In my review of the Eastern Conference Final, exteriorly it was evident that two things happened that propelled the Heat and the big three to the final. Now, as a big Lebron fan, heck as one day I will name my dog after him, Lebron became the "manimal"that he usually is and dominated any defensive matchup Vogel and company disposed at him. Lebron improbably posted double doubles in four of the six games to lead the Heat to the series victory. I would've thought going into that series that the blocking presence of both Roy Hibbert and Andrew Bynum along with the ear whisperer himself Lance Stephenson could've done more of a professional job in limiting James because I suffice it is virtually impossible to shut him down completely. Allowing the Heat to score more then one hundred points in three games is unacceptable for a team that was essentially built around the defence in the first place. We've now theorized how the Heat got by the Pacers again, which was no real blunder because after all the big three of the Heat revolutionized the modern game, but a more complex issue is what happened from that point forward that caused the Pacers to enter such a sudden freefall? I enlist my thoughts below.
August 1st, 2014, one of the darker days in Pacers lore in what was already a very dim summer to begin with. Paul George, the Fresno St.alum was participating in workouts and scrimmages for the Team U.S.A, but throughout this evaluation process suffered one of the most gruesome injures known to man kind, rivalling Louisville's Kevin Ware, Donald Brashear of the Canucks in McSorley-gate, and me when I suffered what could've been a potentially career ending injury running into a wall while auditioning for the point guard position for my high school team in which a certain coach, not to be named didn't tell me to stop as part of the drill was to run with our eyes closed.
Paul George injury
Back to the story at hand, the George injury, that dampened the expectations of a team that was once again supposed to contend in the eastern conference but the minute the injury happened, all hell broke loose as their star player was out for the year and it was up to General Manager Kevin Pritchard to begin scrambling and look for ways to turn the frown upside down with Pacer fans and become legitimate once again. Another blow in this tumultuous off-season was the loss of Lance Stephenson to the Charlotte Bobcats. The thought was that team owner Michael Jordan could re-arrange the reputation that Lance Stephenson was beginning to carve out as a hot-head and someone who would constantly clash with teammates. This was no reason for the supporters of Indianapolis to take solace however as the bottom line was they were losing a premier defender, who like mentioned earlier was constantly given the assignments of covering the opposition's best players, ala Lebron James. So no George, no Stephenson, no problem right? Not so fast, as the dark ages in Indiana basketball had officially consummated. All of these incidents proved to be too much as the Pacers skidded themselves to a 38-44 record which was good enough for a ninth place finish in the conference. All of this leads to that premise of me originally penning this piece, as that's what changed so drastically from two years ago from Indiana becoming a place that people wanted to play to all of a sudden becoming a less desirable destination then the Sacramento Kings for gosh sakes!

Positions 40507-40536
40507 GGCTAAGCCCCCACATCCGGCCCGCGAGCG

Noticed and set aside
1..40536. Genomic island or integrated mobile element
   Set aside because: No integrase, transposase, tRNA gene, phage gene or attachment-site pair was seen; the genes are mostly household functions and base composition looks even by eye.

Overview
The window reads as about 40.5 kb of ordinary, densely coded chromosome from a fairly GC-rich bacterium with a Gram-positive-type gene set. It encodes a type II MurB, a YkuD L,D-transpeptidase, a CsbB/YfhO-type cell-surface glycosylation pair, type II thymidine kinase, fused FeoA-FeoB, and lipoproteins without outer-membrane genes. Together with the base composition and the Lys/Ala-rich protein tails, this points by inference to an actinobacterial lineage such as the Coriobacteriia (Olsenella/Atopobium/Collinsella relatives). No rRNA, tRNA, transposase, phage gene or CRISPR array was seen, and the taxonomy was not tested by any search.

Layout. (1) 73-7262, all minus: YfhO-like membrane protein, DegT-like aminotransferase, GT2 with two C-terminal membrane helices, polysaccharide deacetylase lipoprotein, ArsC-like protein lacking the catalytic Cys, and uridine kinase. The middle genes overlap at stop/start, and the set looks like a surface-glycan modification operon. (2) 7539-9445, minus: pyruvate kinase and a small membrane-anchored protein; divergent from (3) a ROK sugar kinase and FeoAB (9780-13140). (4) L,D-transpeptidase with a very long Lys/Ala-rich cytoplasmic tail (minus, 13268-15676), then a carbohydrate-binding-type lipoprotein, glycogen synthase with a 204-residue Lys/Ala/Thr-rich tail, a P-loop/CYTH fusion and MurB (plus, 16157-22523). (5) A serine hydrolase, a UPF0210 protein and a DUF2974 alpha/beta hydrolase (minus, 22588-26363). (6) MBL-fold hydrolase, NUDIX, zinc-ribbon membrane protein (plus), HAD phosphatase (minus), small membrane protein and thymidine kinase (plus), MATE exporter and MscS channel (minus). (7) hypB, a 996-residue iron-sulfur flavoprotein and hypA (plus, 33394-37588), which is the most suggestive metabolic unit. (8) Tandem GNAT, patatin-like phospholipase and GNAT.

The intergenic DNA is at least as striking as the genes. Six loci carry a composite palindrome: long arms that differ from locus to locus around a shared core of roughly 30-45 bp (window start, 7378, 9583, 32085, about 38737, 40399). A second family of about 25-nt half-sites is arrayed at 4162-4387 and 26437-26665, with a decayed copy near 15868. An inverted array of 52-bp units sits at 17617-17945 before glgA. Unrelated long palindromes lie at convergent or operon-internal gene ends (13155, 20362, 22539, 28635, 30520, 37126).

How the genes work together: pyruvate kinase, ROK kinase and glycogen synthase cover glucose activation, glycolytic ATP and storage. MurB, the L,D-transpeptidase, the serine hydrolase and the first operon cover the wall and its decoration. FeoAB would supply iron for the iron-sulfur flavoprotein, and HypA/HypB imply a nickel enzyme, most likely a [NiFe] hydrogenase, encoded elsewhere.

Fast forward, or if some of you are wisely skipping the majority of this article, I present to you the 2015-2016 off-season for the newly coined, the Indiana" We need-Playcers". David West's free agency decision is one I want to spend the most time on. He left twelve million dollars on the table, resorting to the San Antonio Spurs offer of a 1.4 mill contract. His reasoning was curiously that he wanted to win a championship. Wait...what? Is this not the same Pacer organization that just two short years ago had just completed another season in which they climbed their way to a conference championship for the second straight year? When I delve back into Indiana Pacers history, moments that stand out are when Reggie Miller, Rick Smits and Chris Mullen were part of dynasty ninety teams that basically re-solidified the Pacers as a model franchise. I've been to Kentucky, which borders Indiana, and it wasn't something I already didn't know but that part of the country is a basketball mecca. It's the equivalent to the Toronto Maple Leafs of hockey, Barcelona of Soccer, the Dallas Cowboys of football( I could go on and on) but the fact is that Hoosier county loves them some basketball and up until this off-season, the National Basketball Association players did aswell. If you can be part of the solution that leads the Pacers to a title, you might as well put your candidacy in for president( I mean if Donald Trump did, why can't you?). Somehow, Larry Bird will have to use his hall of famer influence and renew that winning and storied tradition back into the state of Indianapolis.